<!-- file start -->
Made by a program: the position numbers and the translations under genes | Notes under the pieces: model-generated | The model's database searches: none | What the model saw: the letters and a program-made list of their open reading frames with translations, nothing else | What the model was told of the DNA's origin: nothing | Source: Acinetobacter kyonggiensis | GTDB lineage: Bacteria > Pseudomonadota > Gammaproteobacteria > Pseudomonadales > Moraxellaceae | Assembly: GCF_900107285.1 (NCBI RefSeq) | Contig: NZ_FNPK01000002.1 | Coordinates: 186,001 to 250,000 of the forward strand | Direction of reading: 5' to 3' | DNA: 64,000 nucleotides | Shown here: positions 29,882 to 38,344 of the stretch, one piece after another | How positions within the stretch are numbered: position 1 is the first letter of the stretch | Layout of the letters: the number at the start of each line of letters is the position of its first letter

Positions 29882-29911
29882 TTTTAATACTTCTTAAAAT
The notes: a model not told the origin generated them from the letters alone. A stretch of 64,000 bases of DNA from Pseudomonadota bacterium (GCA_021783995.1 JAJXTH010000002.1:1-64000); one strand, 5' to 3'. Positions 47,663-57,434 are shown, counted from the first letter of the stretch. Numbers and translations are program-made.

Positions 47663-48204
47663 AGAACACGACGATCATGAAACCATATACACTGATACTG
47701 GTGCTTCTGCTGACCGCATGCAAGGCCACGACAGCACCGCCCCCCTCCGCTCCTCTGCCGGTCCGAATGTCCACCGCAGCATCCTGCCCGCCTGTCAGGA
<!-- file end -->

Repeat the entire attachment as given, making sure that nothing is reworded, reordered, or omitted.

Made by a program: the position numbers and the translations under genes | Notes under the pieces: model-generated | The model's database searches: none | What the model saw: the letters and a program-made list of their open reading frames with translations, nothing else | What the model was told of the DNA's origin: nothing | Source: Acinetobacter kyonggiensis | GTDB lineage: Bacteria > Pseudomonadota > Gammaproteobacteria > Pseudomonadales > Moraxellaceae | Assembly: GCF_900107285.1 (NCBI RefSeq) | Contig: NZ_FNPK01000002.1 | Coordinates: 186,001 to 250,000 of the forward strand | Direction of reading: 5' to 3' | DNA: 64,000 nucleotides | Shown here: positions 29,882 to 38,344 of the stretch, one piece after another | How positions within the stretch are numbered: position 1 is the first letter of the stretch | Layout of the letters: the number at the start of each line of letters is the position of its first letter

Positions 29882-29911
29882 TTTTAATACTTCTTAAAAT
The notes: a model not told the origin generated them from the letters alone. A stretch of 64,000 bases of DNA from Pseudomonadota bacterium (GCA_021783995.1 JAJXTH010000002.1:1-64000); one strand, 5' to 3'. Positions 47,663-57,434 are shown, counted from the first letter of the stretch. Numbers and translations are program-made.

Positions 47663-48204
47663 AGAACACGACGATCATGAAACCATATACACTGATACTG
47701 GTGCTTCTGCTGACCGCATGCAAGGCCACGACAGCACCGCCCCCCTCCGCTCCTCTGCCGGTCCGAATGTCCACCGCAGCATCCTGCCCGCCTGTCAGGA